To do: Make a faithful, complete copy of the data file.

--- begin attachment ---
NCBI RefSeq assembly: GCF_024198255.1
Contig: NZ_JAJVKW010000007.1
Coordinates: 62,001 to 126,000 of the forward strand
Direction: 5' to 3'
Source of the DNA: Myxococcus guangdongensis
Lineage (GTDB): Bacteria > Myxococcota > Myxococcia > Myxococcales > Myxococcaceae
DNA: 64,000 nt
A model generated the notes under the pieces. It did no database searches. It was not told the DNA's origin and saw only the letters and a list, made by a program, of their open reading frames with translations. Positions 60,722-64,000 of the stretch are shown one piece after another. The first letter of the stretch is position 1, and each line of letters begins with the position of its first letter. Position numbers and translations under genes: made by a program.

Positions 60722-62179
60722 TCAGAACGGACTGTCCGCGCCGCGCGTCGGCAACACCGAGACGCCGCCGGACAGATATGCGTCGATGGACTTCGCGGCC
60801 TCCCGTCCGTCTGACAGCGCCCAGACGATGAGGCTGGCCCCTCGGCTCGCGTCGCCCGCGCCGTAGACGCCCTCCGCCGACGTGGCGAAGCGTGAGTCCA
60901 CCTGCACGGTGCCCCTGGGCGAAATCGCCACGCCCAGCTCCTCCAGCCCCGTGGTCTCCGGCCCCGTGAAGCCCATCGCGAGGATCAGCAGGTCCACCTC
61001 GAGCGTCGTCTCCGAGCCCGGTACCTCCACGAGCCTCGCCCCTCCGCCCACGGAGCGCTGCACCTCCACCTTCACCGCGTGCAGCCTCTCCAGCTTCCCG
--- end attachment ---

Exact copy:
NCBI RefSeq assembly: GCF_024198255.1
Contig: NZ_JAJVKW010000007.1
Coordinates: 62,001 to 126,000 of the forward strand
Direction: 5' to 3'
Source of the DNA: Myxococcus guangdongensis
Lineage (GTDB): Bacteria > Myxococcota > Myxococcia > Myxococcales > Myxococcaceae
DNA: 64,000 nt
A model generated the notes under the pieces. It did no database searches. It was not told the DNA's origin and saw only the letters and a list, made by a program, of their open reading frames with translations. Positions 60,722-64,000 of the stretch are shown one piece after another. The first letter of the stretch is position 1, and each line of letters begins with the position of its first letter. Position numbers and translations under genes: made by a program.

Positions 60722-62179
60722 TCAGAACGGACTGTCCGCGCCGCGCGTCGGCAACACCGAGACGCCGCCGGACAGATATGCGTCGATGGACTTCGCGGCC
60801 TCCCGTCCGTCTGACAGCGCCCAGACGATGAGGCTGGCCCCTCGGCTCGCGTCGCCCGCGCCGTAGACGCCCTCCGCCGACGTGGCGAAGCGTGAGTCCA
60901 CCTGCACGGTGCCCCTGGGCGAAATCGCCACGCCCAGCTCCTCCAGCCCCGTGGTCTCCGGCCCCGTGAAGCCCATCGCGAGGATCAGCAGGTCCACCTC
61001 GAGCGTCGTCTCCGAGCCCGGTACCTCCACGAGCCTCGCCCCTCCGCCCACGGAGCGCTGCACCTCCACCTTCACCGCGTGCAGCCTCTCCAGCTTCCCG